One of the most liberating ideas I’ve come to is that being excessively positive can sometimes be as destructive as being negative.

“What? Are you kidding? What possible drawbacks could there be from having a positive attitude?”

Of course, we’ve all heard of the benefits of positive thinking and how visualizing the outcome we want is often the first step to improving our lives and the lives of others, right? I’m a fan! Especially when that positivity is fully authentic.

But what about the mask we may wear for ourselves and others? “What me wear a mask? No way!” What if you think of your mask as being on a spectrum; 1% to 99%, rather than limiting it to either 0% or 100%? In other words, what if we all hide a bit of ourselves, based on context? For example, who goes outside of their homes naked? That’s an extreme example, but hopefully, one that inspires you to think about the ways you “mask” yourself.

What if an overly positive attitude prevents us from fully accepting the negative experiences of ourselves and others? When our own or another person’s negative experiences are not accepted, what affect does this have on them? On our relationship with them?

I remember the exact day I noticed the change in myself

I was sitting in a circle with 82.5 people, all sweaty and relaxed from participating in a two-hour semi-guided dance experience I have been a part of for many years.

At the time of the following epiphany, I had experienced this type of group activity for only a few months; newbish. After dance, we formed a big circle, mostly sitting. It was time for “share-back” where anyone who wanted would share something about their dance experience. I often had an angry reaction whenever a person shared something negative, like they didn’t like a certain song or person or they had some tragedy in their life they are dealing with.

I would think to myself, “That such and such person is polluting my mind-space – our mind-space – with their negativity! That’s so selfish and inconsiderate of them to use this public gathering to air their dirty laundry! Can’t they find something positive to say about the experience?”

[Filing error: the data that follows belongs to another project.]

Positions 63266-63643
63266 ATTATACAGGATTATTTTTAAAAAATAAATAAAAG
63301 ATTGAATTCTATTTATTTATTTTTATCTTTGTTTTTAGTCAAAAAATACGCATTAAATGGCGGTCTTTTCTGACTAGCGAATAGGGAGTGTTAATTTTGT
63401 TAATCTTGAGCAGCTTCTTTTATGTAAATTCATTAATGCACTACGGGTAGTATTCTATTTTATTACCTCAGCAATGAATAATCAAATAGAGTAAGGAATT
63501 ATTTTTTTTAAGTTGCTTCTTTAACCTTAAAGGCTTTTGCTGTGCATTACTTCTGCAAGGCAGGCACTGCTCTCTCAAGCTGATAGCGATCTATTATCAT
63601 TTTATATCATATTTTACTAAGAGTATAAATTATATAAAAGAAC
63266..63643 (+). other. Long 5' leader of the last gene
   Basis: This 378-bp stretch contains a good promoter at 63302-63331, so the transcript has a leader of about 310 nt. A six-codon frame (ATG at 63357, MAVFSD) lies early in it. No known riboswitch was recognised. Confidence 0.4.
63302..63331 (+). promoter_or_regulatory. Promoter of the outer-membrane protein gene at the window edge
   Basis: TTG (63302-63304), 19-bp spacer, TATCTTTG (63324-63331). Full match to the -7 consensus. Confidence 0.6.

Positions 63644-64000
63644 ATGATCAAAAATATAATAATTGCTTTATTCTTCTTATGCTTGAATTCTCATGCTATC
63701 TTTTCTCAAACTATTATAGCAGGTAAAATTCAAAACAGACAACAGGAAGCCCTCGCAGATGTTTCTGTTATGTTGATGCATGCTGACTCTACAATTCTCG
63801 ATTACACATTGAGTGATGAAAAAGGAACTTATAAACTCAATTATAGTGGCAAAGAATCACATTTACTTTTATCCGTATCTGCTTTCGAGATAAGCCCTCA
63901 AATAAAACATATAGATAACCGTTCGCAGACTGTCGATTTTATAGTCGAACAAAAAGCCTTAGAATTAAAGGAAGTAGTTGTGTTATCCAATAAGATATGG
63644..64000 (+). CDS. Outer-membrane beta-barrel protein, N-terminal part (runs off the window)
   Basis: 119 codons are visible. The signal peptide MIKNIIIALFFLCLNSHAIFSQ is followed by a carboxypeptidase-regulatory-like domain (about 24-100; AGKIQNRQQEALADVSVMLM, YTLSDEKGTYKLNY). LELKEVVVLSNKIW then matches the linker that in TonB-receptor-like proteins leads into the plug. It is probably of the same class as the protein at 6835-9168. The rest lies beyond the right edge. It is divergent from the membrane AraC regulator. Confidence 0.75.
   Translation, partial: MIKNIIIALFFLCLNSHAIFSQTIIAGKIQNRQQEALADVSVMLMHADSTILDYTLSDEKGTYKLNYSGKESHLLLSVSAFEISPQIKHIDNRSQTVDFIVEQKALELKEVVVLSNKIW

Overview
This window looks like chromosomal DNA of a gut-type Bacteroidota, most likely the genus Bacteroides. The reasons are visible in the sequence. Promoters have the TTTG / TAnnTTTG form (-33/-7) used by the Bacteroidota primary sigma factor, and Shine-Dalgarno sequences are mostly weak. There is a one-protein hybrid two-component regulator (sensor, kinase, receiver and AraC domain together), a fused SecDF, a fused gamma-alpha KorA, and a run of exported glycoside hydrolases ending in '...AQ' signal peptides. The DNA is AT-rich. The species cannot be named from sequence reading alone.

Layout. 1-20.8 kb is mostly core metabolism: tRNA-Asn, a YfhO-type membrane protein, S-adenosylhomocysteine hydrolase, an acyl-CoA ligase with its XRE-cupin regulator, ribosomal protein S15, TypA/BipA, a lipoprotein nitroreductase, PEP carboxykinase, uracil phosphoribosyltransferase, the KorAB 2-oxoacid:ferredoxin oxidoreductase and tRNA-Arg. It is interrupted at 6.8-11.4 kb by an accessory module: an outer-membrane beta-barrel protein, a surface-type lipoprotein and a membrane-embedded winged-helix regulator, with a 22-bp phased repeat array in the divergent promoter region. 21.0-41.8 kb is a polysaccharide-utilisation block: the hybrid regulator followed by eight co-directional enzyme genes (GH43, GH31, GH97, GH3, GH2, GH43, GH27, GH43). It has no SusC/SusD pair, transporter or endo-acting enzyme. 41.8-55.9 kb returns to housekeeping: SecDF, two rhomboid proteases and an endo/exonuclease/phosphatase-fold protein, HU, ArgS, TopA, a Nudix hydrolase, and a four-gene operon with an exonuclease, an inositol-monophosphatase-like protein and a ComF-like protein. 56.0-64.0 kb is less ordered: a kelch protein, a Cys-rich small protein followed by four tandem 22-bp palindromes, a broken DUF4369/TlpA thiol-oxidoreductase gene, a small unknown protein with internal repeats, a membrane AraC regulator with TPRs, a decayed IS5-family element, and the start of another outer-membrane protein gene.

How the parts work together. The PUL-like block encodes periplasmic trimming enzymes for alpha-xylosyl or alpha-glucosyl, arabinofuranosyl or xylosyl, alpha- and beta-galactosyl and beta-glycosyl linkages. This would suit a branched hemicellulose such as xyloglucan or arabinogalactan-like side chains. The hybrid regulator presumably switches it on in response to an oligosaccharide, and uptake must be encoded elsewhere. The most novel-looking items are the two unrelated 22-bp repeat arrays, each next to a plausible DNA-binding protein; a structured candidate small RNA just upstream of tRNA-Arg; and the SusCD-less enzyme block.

Then, one day someone shared about how their dog had died, it had tainted their whole dance, and it was painful for them to see so much celebration in the dance of others. I had a feeling in my chest and throat of extreme sadness and tears welled up in my eyes. I also felt a bittersweet joy. I felt honored that this person had the humility, courage, and trust to share such deep sorrow with so many relative strangers. It prompted the beginning of a new, deep exploration of parts of me I somewhat unknowingly kept hidden from myself and others. A new level of authenticity I didn’t realize had been missing.

Inner darkness

I believe none of us is without some inner darkness. The world is not all light and positivity. Buddhism teaches that one of the primary paths to spiritual growth and ultimately, awakening or enlightenment, is the acceptance of all things as they are in this moment, positive and negative. This means acknowledging or bowing to all that is, cultivating equanimity and the wisdom of acknowledging that “it is the way it is”. As opposed to pushing reality away, rejecting it, and putting energy into desiring things to be different than they are.

That said, personally, “bowing to all that is,” is not my way nor do I advocate for it. As with many things, an extreme amount of acceptance – in my opinion – can lead to as many problems as an extreme amount of pushing against what is. UNLESS you don’t conflate acceptance with agreement!

It is easy to accept pleasant people and situations, but practicing acceptance with regards to people and circumstance that we find difficult or challenging is a powerful path to spiritual growth and transcending the ego.

To ponder: What if the darkness we have been so careful to hide from ourselves shows through our “positivity mask” and that incongruence impacts the trust of the people we interact with?

Mumbo jumbo woowoo! Is there a practical side?

There sure is!

When someone close to us is in pain, our first instinct is to comfort them. It’s part of being human. When we see a child crying, we want to hold them, wipe away their tears, and tell them it is OK. Parents especially understand this on a deep level. When a friend shares about a recent disappointing event, we want to point out the silver lining, strive to cheer them up, or distract them.